Showing posts from September, 2011

"Adult Sensory Processing Disorder:" What greed hath wrought

I am writing this entry in the hope that it will be referenced as well as my other pages on "Adult Sensory Processing Disorder." Look here for more information. As I have discussed in the past, I advocate a conservative approach to understanding these difficulties that people report. Unfortunately, there are some rather unscrupulous people in the world who have set up websites where you pay money to take a test and then they will tell you if you have "Sensory Processing Disorder." I won't link to those sites because I don't want to drive any traffic to them. People who are having difficulties may be easily fooled by this kind of scam. It is a free world and if people want to pay money for Internet tests then I suppose that is their business - but I am also free to state that in my opinion sending money to get this "diagnosis" is a colossal waste of money and may actually divert people from seeking appropriate care from their doctors. If the pe

Federal education policy: A Shakespearean tragedy

The players: Yorick: The No Child Left Behind Act (NCLB) Horatio: Education Secretary Arne Duncan Hamlet: President Obama The plot: After overwhelming bipartisan support for education reform and an honest but failed attempt at tackling a problem, partisan hacks run for the hills and blame a former President for his education policy. Background reading here. ______________ Obama: Alas, poor NCLB! I knew him, Arnie Duncan; a policy of infinite bipartisan support, of most excellent intentions: it hath borne us on its back a thousand times, and now, how abhorred in my imagination it is. Here hung those standards of which I have praised I know not how oft. Where be your requirements now? Your purpose? Your promise of school choice? Your flashes of expectations, that were wont to set the teacher's unions on a roar? Not one, now, to praise your own objectives. Quite chap-fallen? Now get you to my Cabinet's chambers, free from Congressional oversight, and have them paint an inch t

Occupational therapy interventions to prevent bullying: Second in a series

Bullying is not just a part of growing up. Just because something happens does not mean that it is normal or should be tolerated. I am aware that many people 'live through' their bullying and think that it is enculturated into childhood - but that opinion only holds up in the mind of someone who was victimized and then grows past the problem. Not all children are so resilient - particularly those who already have differences from the 'social norm' that are causing them to be targeted. The need for a different level of bullying intervention is brought to a tragic light for us locally in Western NY because of the apparent suicide of a high school student over this weekend . Perhaps I don't have much to say, or maybe I just feel like anything I was going to say feels like it rings a little hollow in context of the real story. Please go read about Jamey Rodemeyer. He perceived himself as different and perhaps was victimized because of these differences. Sometimes t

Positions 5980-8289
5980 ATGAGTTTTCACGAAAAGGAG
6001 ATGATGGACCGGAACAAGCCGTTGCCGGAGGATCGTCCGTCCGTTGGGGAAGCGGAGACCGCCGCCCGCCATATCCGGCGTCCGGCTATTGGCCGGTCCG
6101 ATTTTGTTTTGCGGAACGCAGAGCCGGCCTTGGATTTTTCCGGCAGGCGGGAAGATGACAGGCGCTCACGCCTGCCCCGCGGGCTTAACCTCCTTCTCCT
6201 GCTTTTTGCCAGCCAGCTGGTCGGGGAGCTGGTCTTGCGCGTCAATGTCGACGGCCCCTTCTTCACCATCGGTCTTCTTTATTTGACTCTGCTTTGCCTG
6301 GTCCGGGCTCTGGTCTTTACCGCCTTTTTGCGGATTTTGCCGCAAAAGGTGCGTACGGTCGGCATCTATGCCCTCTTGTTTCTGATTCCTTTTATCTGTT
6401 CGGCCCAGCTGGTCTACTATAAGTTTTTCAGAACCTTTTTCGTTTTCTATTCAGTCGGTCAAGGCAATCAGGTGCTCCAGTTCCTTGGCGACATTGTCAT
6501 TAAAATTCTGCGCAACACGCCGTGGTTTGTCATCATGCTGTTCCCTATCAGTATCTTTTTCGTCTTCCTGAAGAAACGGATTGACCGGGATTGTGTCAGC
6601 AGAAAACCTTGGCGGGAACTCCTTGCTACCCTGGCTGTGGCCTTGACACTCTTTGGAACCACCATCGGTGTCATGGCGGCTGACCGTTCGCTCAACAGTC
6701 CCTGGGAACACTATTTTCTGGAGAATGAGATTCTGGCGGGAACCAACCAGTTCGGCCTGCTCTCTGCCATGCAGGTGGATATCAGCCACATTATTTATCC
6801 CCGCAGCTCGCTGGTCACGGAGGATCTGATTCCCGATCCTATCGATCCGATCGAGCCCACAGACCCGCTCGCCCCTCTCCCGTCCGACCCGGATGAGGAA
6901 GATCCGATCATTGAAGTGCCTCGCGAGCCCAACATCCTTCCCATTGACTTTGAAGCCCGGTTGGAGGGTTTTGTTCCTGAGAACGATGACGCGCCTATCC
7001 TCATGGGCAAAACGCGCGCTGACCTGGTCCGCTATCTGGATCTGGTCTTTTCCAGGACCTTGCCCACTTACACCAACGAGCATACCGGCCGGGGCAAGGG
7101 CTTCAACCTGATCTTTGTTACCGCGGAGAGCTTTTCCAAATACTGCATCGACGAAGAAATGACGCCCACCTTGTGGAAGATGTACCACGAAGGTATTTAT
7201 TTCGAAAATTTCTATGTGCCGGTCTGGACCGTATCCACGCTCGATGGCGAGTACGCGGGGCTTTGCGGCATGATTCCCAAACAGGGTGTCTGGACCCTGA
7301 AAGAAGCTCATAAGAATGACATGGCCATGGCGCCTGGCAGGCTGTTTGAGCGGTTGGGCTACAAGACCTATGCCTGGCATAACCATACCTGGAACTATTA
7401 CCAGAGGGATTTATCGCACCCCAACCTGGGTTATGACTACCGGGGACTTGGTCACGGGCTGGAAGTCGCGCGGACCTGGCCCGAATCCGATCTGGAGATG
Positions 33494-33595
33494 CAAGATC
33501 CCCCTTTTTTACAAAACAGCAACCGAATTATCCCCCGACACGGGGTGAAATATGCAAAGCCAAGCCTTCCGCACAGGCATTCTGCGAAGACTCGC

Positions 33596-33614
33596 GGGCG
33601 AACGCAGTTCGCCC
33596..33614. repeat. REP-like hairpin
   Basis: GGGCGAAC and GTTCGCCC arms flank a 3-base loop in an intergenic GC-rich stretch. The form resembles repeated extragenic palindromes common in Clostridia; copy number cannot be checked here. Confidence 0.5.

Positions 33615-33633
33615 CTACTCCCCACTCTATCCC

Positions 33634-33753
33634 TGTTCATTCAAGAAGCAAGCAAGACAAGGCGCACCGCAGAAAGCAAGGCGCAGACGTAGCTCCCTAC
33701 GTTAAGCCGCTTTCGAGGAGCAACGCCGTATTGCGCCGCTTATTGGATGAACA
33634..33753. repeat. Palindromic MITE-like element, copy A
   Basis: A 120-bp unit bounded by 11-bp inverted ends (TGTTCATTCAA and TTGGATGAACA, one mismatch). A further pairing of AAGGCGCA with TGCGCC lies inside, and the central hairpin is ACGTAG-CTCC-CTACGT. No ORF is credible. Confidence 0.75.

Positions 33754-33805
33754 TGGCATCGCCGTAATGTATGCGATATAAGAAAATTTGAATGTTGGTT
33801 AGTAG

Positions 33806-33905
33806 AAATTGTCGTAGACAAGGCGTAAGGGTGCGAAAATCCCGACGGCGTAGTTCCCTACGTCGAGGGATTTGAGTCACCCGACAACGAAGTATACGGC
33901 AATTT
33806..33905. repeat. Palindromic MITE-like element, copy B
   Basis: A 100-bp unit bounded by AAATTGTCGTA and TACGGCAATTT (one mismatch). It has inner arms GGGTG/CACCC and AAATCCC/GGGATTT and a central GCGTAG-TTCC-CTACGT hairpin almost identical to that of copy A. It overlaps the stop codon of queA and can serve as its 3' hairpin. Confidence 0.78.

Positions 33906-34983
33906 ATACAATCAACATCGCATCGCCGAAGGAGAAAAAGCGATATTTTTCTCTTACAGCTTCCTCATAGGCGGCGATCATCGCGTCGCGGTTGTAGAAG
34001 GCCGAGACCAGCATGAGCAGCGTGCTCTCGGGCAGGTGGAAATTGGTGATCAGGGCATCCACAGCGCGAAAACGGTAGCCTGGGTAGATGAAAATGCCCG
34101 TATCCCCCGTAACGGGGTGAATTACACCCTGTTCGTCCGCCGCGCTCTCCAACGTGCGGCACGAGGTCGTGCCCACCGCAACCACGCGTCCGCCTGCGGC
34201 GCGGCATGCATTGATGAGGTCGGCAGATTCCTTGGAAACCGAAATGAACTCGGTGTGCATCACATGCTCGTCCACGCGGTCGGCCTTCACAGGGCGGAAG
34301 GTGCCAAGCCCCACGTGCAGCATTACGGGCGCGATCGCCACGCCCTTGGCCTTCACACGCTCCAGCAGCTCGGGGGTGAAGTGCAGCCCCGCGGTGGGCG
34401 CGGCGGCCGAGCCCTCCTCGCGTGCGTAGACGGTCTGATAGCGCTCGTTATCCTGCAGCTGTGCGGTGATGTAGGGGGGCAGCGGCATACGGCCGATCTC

You know those EI cuts? OH NEVER MIND!

Proposed changes to early intervention reimbursements have been temporarily shelved. Today Brad Hutton, Director of the NY State Early Intervention Program, sent out an email stating: The Department has removed from this regulatory package the changes to the payment of home and community-based and facility-based visits. The Department remains committed to continued examination of the EIP reimbursement methodology and intends to have more discussion about this and other proposals with its Reimbursement Advisory Panel in the coming months. I know that a lot of people are very happy about this, but it is important that we consider all of the events that led up to this recent decision. As I have discussed here frequently in the past there is no question that there is need to revamp billing for this program to help support collection of payments from insurance plans. The problem is that we just witnessed and experienced an extraordinarily irresponsible and haphazard attempt to fix the pro

Occupational therapy interventions to prevent bullying: First in a series

One of the biggest concerns that we hear about from parents relates to how their children are functioning socially in their schools. Most schools have 'anti-bullying' or 'bullying prevention' programs in place. Recently, there is a lot more talk about bullying in school environments but that hasn't seemed to stop the behaviors much in the perspective of many families whose children still struggle with the problem. It is important for parents to know that there are different kinds of bullying - and just because a program is established or policies are in place in a school that doesn't mean that bullying will cease to occur. Broad programmatic anti-bullying efforts like those listed on the OSEP website tend to speak to the whole school population and attempt to create a culture of respect that works on a very broad level. As a result, most kids understand that peer exclusion, relational aggression, and even direct bullying is not acceptable. However,